“In my mind, the notion would be that the sequester cuts would be something that Congress would say, ‘We can’t accept that,’ and therefore they cannot legislate an unpaid-for tax cut,” Cohen said.
However, Rohit Kumar, leader of the Washington National Tax Services Tax Policy Services group for accounting firm PwC, said in an interview Tuesday that a potential day of reckoning on PAYGO isn’t an immediate threat to tax reform efforts.
“The key element of statutory PAYGO is that it does not present an upfront — at the time of enactment — obstacle to a measure,” said Kumar, who was also previously a domestic policy staffer for now-Senate Majority Leader Mitch McConnell (R-Ky.). “To the extent that this is an issue, it will become an issue later.”
In addition to a standalone instruction to the OMB, Congress could attempt to reverse the statutory PAYGO rules by changing the underlying statute itself, said William Hoagland, a senior vice president at the Bipartisan Policy Center, who worked as a staff director for Senate Budget Committee Republicans from 1982 to 2003.
That change would require a vote under regular order. Hoagland said in a Wednesday interview that the numerous ways that the Senate could be forced to hold a vote under a 60-member threshold prove why reconciliation is such a tall task for tax reform.
“Why not just accept that and go ahead and do your tax reform outside of reconciliation or outside the budget process, and accept the fact that you’re going to have to work in a bipartisan manner?” Hoagland said.
For the moment, Republicans appear to be more concerned with the plan for budget reconciliation itself. Sen. Bob Corker (R-Tenn.), a member of the Senate Budget Committee who has been deeply engaged in efforts to pave the way for tax reform using reconciliation procedures, said Tuesday that there will be “some PAYGO language relative to the spending side.”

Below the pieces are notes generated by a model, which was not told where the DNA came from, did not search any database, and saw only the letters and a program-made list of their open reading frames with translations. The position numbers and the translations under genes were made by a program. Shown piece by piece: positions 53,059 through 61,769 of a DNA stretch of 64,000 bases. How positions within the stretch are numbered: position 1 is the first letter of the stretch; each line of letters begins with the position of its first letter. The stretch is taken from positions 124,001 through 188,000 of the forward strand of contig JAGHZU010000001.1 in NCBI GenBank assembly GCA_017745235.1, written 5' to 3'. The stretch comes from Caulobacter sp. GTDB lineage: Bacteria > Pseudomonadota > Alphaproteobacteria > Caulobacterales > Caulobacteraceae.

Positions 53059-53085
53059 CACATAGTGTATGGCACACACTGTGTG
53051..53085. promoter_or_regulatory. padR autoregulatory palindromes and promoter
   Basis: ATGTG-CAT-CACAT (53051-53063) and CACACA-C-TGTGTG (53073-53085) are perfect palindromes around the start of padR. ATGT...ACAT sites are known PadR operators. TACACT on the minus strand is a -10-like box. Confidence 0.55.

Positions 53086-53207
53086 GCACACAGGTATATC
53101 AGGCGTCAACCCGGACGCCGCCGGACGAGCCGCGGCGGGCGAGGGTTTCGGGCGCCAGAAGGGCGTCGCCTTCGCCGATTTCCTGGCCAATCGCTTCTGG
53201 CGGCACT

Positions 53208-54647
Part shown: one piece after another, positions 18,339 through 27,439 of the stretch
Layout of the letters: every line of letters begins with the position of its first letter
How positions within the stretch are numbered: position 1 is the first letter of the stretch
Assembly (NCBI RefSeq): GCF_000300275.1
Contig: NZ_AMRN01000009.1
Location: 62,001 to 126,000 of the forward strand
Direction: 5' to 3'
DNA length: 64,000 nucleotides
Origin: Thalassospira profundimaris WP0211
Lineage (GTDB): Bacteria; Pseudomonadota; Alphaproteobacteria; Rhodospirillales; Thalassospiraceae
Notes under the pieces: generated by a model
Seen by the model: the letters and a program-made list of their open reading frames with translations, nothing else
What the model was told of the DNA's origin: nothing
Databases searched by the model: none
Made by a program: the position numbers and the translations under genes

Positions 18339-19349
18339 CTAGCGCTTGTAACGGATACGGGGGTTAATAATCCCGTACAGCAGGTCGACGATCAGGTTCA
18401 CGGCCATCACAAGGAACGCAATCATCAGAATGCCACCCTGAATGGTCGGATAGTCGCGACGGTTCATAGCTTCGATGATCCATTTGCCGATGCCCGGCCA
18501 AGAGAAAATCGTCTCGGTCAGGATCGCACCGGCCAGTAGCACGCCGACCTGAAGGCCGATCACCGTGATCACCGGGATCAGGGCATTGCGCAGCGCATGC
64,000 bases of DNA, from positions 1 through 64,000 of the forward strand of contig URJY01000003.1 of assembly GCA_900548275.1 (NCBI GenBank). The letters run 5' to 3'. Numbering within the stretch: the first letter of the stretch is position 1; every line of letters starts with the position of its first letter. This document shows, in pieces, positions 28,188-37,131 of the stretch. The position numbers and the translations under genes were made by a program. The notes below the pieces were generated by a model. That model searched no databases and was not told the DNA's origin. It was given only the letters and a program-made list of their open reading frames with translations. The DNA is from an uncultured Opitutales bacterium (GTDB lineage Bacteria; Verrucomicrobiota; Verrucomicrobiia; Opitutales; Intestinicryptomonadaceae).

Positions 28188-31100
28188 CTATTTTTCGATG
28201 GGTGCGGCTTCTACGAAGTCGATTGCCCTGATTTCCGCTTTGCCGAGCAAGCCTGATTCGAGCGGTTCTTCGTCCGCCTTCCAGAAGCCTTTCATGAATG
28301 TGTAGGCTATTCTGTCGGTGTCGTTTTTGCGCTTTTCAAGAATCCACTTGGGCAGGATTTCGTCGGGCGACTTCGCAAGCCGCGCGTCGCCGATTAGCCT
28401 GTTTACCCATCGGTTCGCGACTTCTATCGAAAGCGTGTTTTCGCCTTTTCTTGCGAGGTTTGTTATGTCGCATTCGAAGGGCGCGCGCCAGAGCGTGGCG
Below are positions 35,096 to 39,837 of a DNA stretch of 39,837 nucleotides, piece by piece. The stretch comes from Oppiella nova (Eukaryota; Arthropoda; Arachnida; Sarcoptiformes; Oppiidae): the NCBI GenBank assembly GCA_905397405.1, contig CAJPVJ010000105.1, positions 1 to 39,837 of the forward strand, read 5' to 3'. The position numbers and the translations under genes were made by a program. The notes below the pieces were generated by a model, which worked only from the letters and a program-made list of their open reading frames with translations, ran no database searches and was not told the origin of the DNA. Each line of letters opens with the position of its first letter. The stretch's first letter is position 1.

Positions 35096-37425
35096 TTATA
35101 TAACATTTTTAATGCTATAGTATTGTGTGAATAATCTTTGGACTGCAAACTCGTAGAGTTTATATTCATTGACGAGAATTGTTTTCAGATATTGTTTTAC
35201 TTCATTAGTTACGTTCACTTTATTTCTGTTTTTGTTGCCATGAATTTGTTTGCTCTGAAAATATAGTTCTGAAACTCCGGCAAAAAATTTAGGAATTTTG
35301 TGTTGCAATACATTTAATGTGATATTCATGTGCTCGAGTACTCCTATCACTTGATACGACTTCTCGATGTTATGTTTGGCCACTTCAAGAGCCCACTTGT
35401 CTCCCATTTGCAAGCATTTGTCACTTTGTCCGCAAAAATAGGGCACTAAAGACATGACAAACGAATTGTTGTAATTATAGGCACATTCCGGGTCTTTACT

“But the thing that we’ve been focused on is: How much headroom do you give the Finance Committee as we develop this?” Corker told reporters at the Capitol.
He added that he wants the tax-writing Finance Committee to come up with legislation that can be called pro-growth, basing revenue projections on “rational assumptions.”
Democrats haven’t invoked PAYGO prominently in their public comments on tax reform, though party leaders have made it clear that they oppose any tax cuts that enlarge the deficit. Sen. Chris Van Hollen (D-Md.) on Tuesday told Morning Consult that Republicans previously tried to waive unpaid-for tax changes under a prior statutory PAYGO Act that expired at the end of the 2002 fiscal year.
A spokesman for the OMB said in an email Thursday that the office “cannot comment on how we’d score legislation that we have not yet seen” and that staffers “will work with Treasury and other affected agencies to determine the legislation’s cost impact.”
A spokesman for McConnell referred questions about the PAYGO issue to the Senate Budget Committee, whose spokesman didn’t immediately respond to a request for comment. A spokeswoman for House Speaker Paul Ryan also did not immediately respond to a request for comment.